Should a law school that prohibits homosexual behaviour be accredited by the law society in Ontario?
That issue is on the minds of many, as the Law Society of Upper Canada (LSUC) readies to debate the issue this month. April 10 and 24, Convocation will meet to determine the accreditation of Trinity Western University’s (TWU) proposed law school program. No vote will be taken at the April 10 meeting; the vote is April 24.
TWU has received conditional approval for its proposed program from the Federation of Law Societies of Canada’s Approval Committee. The British Columbia government has also approved the TWU application.
Under Law Society By-law 4, the Law Society must consider and decide on the accreditation of TWU with respect to graduates of TWU who may practise law in Ontario.
The question before Convocation is:
Given that the Federation Approval Committee has provided conditional approval to the TWU law program in accordance with processes Convocation approved in 2010 respecting the national requirement and in 2011 respecting the approval of law school academic requirements, should the Law Society of Upper Canada now accredit TWU pursuant to section 7 of By-Law 4?
Written Submissions Include TWU
Among more than 100 submissions on the issue of whether should accredit Trinity Western University’s proposed law school, the controversial university has added its voice.
In a 40-page submission to the Law Society, TWU says there is no real public interest in rejecting its bid to launch a law school that includes a student “covenant” provision on abstaining from “sexual intimacy that violates the sacredness of marriage between a man and a woman.”
The LSUC’s mandate is to ensure law school graduates will meet its standard of learning, competence, and professional conduct, TWU’s submission notes. The university says there is no evidence that TWU graduates would fall short of that standard because of the university’s religious focus.
“The skill of critical thinking about ethical issues can be taught at TWU regardless of its religious nature,” Trinity’s submission states. “The contrary proposition is extremely offensive to all faith adherents, especially parents and teachers. A contrary conclusion is not tenable as it rests on presumption and assumptions, not evidence.”
‘Not Imposing Beliefs’
TWU and its members are only asking they be afforded the same right to religion that every Canadian is entitled to, the university says in its submission, noting “diversity is not achieved by excluding the one and only private faith-based law school in Canada (among 18 other non-faith-based law schools) because of its religious beliefs.”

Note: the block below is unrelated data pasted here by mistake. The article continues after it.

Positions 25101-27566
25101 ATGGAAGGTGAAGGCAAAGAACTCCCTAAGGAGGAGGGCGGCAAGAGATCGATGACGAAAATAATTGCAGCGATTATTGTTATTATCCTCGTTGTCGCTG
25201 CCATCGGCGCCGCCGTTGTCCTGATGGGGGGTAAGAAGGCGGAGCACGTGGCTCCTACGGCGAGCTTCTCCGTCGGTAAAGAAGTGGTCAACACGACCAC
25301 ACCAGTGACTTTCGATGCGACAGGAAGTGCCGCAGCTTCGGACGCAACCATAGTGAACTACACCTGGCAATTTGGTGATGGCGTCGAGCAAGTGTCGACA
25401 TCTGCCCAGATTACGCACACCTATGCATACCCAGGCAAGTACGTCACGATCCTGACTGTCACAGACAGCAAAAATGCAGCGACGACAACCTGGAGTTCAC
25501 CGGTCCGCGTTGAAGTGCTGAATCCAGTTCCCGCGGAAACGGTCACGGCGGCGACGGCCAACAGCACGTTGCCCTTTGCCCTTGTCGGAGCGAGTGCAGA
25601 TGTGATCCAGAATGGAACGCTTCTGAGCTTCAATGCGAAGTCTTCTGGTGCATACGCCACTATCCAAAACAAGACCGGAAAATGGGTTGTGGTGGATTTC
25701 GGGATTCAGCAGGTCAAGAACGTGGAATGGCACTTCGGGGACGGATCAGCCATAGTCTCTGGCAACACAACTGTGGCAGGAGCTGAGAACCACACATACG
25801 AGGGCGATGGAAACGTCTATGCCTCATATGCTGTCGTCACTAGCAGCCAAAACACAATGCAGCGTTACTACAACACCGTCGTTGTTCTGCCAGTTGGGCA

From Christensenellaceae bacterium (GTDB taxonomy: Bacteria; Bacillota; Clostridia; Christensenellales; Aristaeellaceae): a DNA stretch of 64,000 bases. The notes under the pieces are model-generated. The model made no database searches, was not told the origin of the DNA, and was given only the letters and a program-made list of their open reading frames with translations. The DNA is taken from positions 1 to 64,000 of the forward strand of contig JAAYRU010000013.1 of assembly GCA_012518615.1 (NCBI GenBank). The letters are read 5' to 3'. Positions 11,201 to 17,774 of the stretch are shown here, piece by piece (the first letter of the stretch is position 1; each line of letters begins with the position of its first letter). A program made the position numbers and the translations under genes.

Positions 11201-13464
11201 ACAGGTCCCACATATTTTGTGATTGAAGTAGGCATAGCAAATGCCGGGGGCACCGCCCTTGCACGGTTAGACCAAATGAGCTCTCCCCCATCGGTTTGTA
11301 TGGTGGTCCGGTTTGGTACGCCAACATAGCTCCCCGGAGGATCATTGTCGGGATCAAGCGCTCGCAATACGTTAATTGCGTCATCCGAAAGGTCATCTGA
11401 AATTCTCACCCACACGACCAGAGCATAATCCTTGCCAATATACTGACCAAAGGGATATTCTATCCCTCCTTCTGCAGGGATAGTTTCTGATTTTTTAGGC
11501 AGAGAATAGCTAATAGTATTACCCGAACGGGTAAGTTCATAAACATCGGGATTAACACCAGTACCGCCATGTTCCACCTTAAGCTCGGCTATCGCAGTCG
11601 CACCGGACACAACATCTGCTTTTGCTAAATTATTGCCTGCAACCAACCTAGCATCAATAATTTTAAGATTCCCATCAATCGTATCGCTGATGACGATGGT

According to the submission, the Langley, B.C.,-based university doesn’t wish to impose its beliefs on others who don’t subscribe to them.
“TWU acknowledges that not all people believe in the Bible or the person, works and teachings of Jesus Christ — but as a religious community, TWU, its faculty and staff do,” the submission reads. “TWU (and its graduates) do not seek to impose their own beliefs upon others, but instead to enjoy the constitutionally protected freedom to exercise those beliefs within a religious educational community.”
The Federation of Law Societies of Canada (FLSC) has considered all the concerns brought by other submissions to the law society, and gave a conditional approval to the law school. Four provinces have accepted the federation’s approval for the law school. Denying TWU accreditation would create a “patchwork system” in which TWU graduates could practise law in one province but not in another, the school added.
Two Convocations for Public Deliberations
An extraordinary amount of attention is being given the TWU issue. Both Convocations will be held entirely in public, will be webcast, and the proceedings will be transcribed and made available to the public.
Treasurer Tom Conway said in a special statement: “In making its decision on the accreditation of TWU Convocation is sitting in its deliberative capacity, rather than addressing a question of policy.”
Conway states: “I have determined that only Convocation should consider and decide the accreditation of TWU. The matter will not be referred to a committee or committees for review or consideration prior to Convocation. As I have said previously, when making the decision on accreditation the Law Society is making an administrative decision that affects rights, privileges and interests. Convocation as a whole is vested with this decision-making power.”
The Law Society invited submissions on TWU accreditation earlier this year. Most submissions from lawyers, legal associations, law firms and legal services providers have urged the law society not to accredit the the proposed school because its “covenant” results in overt and systemic discrimination.
Organizations urging the Law Society to reject the accreditation application include: the Ontario Bar Association (OBA); Criminal Lawyers’ Association; Hamilton Community Legal Clinic; Queen’s, Ottawa and Windsor Universities Faculties of Law; Canadian Defence Lawyers; and Law Student Governments.
Accreditation Provisions Questioned
TWU’s submission suggests that the school is not certain what criteria the law society is using to approve it or not.
“TWU has never been advised of the grounds and considerations that Convocation considers most relevant to its determination of accreditation,” the submission notes. “The voluminous submissions from third parties, which may well include references to issues Convocation considers most relevant, also include many irrelevant documents.”
A separate recommendation for LSUC consideration is that a non-discrimination provision be added to the National Requirement for accreditation.
The five paralegal benchers may take part in the discussions and decision.
Treasurer Conway’s Remarks
LSUC Trinity Western University Information
‘Six Little Words’ Derail TWU in Close Vote, April 24